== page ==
Message for Sir Ralph:  Banks that make profits from cheating, from fraud and forgery, from fake ABN numbers, from electronically engineered service calculators designed to FUDGE INCOME FIGURES and cheat older Mums and Dads out of their homes or life savings - that is not profit Mr Norris and now Mr Narev and Messrs Clyne & Murray - that's criminal behaviour and needs wide ranging ROYAL COMMISSION INTO BANKS AND BANKERS, especially those who retired with obscene fat bonuses payments for flogging and manufacturing LOW DOC LOANs and fraudulent investment plans..  

The public are sick of criminal banking activity against retirees and pensioners. These financial products that are toxic and have boosted today's profits to $30 billion per annum for the four major banks should be WITHDRAWN FROM SALE.

How does losing ones home (say 200,000 families re $100 billion of toxic loans) assist our economy?  The implosion will be deafening. 

Bankers need to be brought to justice and their ill-gotten wealth be handed back to the victims of corporate and banking crime.  They have shown NO MERCY to their older victims and we will show no mercy to bankers involved in this crime of the century.  How can our banks be "the most profitable in the world" if we are only 23 million people?  The figures do not stack up.  Someone is cheating. This email address is being protected from spambots. You need JavaScript enabled to view it.

Recipe for even bigger CBA profit

John Rolfe

·  From: The Daily Telegraph

·  August 12, 2010


A...TAKE four RBA rate rises, add some of your own, then reduce deposit rates. ................B...Simmer and then serve it up to 11 million customers.

This is the Commonwealth Bank's recipe for making an even bigger annual profit than the record $6.1 billion announced yesterday.  CBA boss Ralph Norris said yesterday a likely increase in funding costs meant the bank's retail division was facing a decline in its interest margin of 0.4 percentage points over the coming year.

That might not sound like much, but it equates to about a fifth of the bank's margin on interest.  Asked whether customers should expect that they would have to offset that decline, Sir Ralph said: "At some point we may well have to pass something on to customers."

That could be by reducing the interest it pays customers on their deposits, or by raising rates charged on home loans, credit cards and the like. The bank might do both.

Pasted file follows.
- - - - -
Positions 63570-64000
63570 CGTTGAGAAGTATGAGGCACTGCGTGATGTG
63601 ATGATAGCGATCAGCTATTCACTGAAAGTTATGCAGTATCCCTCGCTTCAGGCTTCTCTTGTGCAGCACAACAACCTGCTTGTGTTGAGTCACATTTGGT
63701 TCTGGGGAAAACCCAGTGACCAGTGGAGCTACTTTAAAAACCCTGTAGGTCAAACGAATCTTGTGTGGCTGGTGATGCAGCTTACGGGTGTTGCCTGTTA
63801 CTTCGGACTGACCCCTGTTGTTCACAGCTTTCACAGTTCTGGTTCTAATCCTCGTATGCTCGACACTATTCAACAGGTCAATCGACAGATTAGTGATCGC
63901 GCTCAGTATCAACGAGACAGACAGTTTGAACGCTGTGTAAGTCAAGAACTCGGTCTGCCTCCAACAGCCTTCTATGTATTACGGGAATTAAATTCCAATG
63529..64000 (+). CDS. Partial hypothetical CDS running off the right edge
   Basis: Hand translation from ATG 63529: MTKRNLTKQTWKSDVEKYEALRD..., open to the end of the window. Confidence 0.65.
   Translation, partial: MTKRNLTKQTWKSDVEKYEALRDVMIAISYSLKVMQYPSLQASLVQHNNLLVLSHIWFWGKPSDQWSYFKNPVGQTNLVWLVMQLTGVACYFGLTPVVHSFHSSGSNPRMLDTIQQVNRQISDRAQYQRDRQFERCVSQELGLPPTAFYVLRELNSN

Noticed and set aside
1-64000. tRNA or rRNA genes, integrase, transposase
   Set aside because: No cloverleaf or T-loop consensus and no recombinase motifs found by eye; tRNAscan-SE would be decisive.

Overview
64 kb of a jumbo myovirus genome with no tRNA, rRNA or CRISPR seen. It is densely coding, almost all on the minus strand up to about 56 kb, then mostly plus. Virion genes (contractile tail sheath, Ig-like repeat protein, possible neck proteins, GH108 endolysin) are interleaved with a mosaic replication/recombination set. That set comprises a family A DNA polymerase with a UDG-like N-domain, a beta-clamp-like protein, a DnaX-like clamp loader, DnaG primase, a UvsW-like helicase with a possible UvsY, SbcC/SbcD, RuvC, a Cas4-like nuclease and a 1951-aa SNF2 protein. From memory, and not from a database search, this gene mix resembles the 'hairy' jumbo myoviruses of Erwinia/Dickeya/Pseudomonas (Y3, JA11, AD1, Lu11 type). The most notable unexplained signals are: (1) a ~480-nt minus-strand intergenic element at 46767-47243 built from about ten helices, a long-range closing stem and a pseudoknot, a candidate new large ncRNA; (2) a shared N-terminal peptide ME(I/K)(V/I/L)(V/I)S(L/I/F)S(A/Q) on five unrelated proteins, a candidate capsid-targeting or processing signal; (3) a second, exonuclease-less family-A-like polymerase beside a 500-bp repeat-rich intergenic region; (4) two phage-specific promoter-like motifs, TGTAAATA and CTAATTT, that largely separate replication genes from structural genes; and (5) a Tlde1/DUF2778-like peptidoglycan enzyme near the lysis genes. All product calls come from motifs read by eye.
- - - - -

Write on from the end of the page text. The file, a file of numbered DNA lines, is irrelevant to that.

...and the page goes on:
CBA now has the second-lowest mortgage rate among the Big Four, behind NAB.  CBA last increased rates beyond the RBA increase in December, when it raised 0.37 percentage points - an additional 12 basis points on top of the Reserve's 0.25 percentage points.

CBA yesterday released forecasts that included six RBA rate rises by mid 2012. That would take the RBA rate from 4.5 per cent to 6 per cent.  CBA tipped four of the increases to occur by the time its closes the books for its 2010-11 result.

One of the biggest boosts to the 2009-10 bottom line came from income on home loan interest, which surged to $2.21 billion, up 41 per cent - or $638 million.  Income from interest on personal loans and credit cards rose to $1.14 billion, up 19 per cent or $185 million.

After expenses and tax, profit from the retail division was $2.46 billion, up 17 per cent, or $354 million.  However, Sir Ralph had other numbers he wanted to highlight: from the bank's $19 billion operating income, it paid 45,000 staff and nearly $3 billion in tax. Fees were down $200 million.

And from its 10-figure profit it paid $4.5 billion of dividends, more than half of which went to 780,000 individual investors and most of the rest to super funds.

"There is nothing worse for a country than having banks that don't make profits," Sir Ralph said.  "Banks that don't make profits end up creating major burdens on economies."

If you have a message to convey to Sir Ralph, he has revealed how.  Asked by Channel 7 at yesterday's briefing if the bank could afford to reduce fees further, Mr Norris replied: "I've looked at The Daily Telegraph website before I came here to speak, to see what our customers had to say.


"They all said that they felt they were getting value for money.''  He then asked for my opinion: "Fair comment, John?"  I replied: ``I'll leave it to the readers.''......